By Munirah Al-Fayez
KUWAIT: As temperatures reach more than 50 degrees Celsius in Kuwait, people might find it challenging to go about their daily lives. However, there are perks to living in such a sunny country, Dr Shaikha Al-Mutawa told Kuwait Times. Exposure to the sun is extremely beneficial in increasing vitamin D in a person’s body, according to Dr Mutawa. “A person should be exposed to the sun for 20 minutes daily, while they are wearing short sleeves, so they are sure that their body is fully able to absorb the sunlight,” she said.
Dr Mutawa explained that doing this will increase vitamin D, which will lower a person’s risk of bone fractures and osteoporosis. The best time to be exposed to the sun, says Dr Mutawa, is in the afternoon before the sunset. With all the benefits of the sun, Dr Mutawa says that we still need to put on sunscreen, drink water, and not get immediate exposure to the sun at noon. Research has found that that being exposed to the sun also affects our cognitive functions.
A study done by researchers in the US and published in 2009, suggests that “among participants with depression, low exposure to sunlight was associated with a significantly higher predicted probability of cognitive impairment.” The study also explained that the lack of natural sunlight might lead to “altered serotonin levels, neurodegeneration, depression, cognitive deficits, and ultimately dementia.” In addition, the study has also found that there is a relationship between sunlight and serotonin, melatonin and cerebral hemodynamic.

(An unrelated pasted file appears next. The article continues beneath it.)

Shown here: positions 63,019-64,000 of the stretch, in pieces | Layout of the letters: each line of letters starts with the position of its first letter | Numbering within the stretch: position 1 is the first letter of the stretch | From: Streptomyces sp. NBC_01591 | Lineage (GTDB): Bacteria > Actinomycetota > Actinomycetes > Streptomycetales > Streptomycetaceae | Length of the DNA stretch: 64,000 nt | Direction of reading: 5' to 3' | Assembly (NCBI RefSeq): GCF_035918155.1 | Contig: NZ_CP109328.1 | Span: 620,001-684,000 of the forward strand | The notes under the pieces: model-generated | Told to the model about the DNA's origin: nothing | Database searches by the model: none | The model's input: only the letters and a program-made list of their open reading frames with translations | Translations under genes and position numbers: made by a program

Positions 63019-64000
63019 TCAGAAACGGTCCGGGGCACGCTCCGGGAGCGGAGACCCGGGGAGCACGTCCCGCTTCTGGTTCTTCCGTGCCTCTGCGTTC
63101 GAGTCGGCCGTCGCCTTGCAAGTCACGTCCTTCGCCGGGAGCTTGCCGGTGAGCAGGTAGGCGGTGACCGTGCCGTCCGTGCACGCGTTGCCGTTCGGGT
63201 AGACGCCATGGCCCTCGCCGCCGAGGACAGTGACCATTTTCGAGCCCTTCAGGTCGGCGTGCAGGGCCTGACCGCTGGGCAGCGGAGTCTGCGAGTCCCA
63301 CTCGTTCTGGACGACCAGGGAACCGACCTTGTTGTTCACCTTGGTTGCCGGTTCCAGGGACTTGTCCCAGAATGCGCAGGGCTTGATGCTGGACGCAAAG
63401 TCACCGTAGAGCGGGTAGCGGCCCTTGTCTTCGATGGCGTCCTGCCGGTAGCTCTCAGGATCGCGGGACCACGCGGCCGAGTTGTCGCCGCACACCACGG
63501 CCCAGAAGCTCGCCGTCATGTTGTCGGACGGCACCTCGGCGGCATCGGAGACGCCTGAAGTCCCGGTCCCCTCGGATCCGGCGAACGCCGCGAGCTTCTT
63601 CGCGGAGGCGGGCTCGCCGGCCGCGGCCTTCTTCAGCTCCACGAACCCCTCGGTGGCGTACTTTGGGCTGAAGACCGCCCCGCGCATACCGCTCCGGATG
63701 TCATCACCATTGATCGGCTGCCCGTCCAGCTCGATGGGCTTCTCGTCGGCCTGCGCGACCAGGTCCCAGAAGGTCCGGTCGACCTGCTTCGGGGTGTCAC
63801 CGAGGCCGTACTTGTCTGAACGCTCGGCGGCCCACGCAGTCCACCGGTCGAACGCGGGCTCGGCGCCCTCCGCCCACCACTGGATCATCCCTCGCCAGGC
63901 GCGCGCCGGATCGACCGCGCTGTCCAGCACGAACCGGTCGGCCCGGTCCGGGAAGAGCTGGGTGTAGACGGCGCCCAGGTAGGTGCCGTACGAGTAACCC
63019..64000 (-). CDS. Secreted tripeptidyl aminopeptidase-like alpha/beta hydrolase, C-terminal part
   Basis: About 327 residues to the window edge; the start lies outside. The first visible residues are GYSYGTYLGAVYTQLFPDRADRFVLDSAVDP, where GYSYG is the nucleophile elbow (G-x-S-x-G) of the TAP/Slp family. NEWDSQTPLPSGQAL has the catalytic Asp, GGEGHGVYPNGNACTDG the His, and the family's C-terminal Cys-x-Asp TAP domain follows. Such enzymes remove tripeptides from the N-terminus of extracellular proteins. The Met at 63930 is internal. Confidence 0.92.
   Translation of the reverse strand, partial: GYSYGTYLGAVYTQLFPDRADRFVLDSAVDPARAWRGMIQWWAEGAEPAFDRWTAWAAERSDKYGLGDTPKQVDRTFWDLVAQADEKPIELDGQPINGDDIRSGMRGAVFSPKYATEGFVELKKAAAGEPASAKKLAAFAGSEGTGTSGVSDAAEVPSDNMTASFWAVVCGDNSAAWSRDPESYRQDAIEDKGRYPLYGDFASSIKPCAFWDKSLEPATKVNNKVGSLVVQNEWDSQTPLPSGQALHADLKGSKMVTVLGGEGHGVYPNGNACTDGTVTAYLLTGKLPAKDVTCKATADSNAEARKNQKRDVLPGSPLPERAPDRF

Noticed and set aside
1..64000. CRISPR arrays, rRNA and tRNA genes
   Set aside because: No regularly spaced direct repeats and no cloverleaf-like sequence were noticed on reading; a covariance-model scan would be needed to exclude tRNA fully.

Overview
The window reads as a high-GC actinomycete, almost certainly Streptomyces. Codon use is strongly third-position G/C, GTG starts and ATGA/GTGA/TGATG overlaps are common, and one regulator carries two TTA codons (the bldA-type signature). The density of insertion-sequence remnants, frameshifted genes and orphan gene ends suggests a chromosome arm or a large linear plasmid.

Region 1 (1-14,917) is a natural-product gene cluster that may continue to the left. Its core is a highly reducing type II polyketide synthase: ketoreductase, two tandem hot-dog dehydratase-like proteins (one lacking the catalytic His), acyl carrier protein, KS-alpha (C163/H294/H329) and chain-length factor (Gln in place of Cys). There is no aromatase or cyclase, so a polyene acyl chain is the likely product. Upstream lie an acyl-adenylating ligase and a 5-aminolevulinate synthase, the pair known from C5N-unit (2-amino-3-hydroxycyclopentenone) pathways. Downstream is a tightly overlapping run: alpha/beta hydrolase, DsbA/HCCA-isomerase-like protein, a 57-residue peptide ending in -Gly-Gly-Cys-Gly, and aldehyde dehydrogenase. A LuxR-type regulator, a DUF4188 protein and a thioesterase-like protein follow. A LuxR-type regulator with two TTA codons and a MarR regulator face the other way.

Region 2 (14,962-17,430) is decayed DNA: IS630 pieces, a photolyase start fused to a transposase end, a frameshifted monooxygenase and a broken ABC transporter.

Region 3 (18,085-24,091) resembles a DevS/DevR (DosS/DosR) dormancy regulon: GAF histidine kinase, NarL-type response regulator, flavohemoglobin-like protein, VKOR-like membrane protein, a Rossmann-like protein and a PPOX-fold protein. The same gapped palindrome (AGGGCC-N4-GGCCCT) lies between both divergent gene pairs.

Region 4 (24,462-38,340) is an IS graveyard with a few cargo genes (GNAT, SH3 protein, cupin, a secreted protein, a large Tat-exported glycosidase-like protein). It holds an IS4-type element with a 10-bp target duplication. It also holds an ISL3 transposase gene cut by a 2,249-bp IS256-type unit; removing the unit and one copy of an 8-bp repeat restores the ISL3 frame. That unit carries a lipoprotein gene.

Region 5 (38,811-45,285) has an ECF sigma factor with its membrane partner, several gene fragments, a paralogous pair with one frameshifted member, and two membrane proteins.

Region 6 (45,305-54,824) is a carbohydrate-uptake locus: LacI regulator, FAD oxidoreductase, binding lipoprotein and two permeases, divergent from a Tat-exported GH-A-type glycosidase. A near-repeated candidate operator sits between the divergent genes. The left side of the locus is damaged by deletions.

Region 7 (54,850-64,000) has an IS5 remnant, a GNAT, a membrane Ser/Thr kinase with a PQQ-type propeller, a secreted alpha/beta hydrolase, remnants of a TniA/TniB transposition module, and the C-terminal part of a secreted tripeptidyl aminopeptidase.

SAD, a mental condition that causes depression during the winter and is less severe during the spring or summer, is associated with the shorter daylight hours during the winter. Many people with this condition, according to researchers, use light therapy, to improve their wellbeing, but it appeared that light therapy also improves their brain functions.
Exposure to sunlight also has a positive effect on a person’s mental health and general wellbeing, according to a study done by researchers in Japan and published in 2022, which studied the effect of sunlight exposure on people during and after the COVID-19 pandemic. “Exposure to sunlight, spending leisure time in green spaces, and physical activity each had a positive impact on people’s mental health, including depression, anxiety, and stress states,” the paper reads.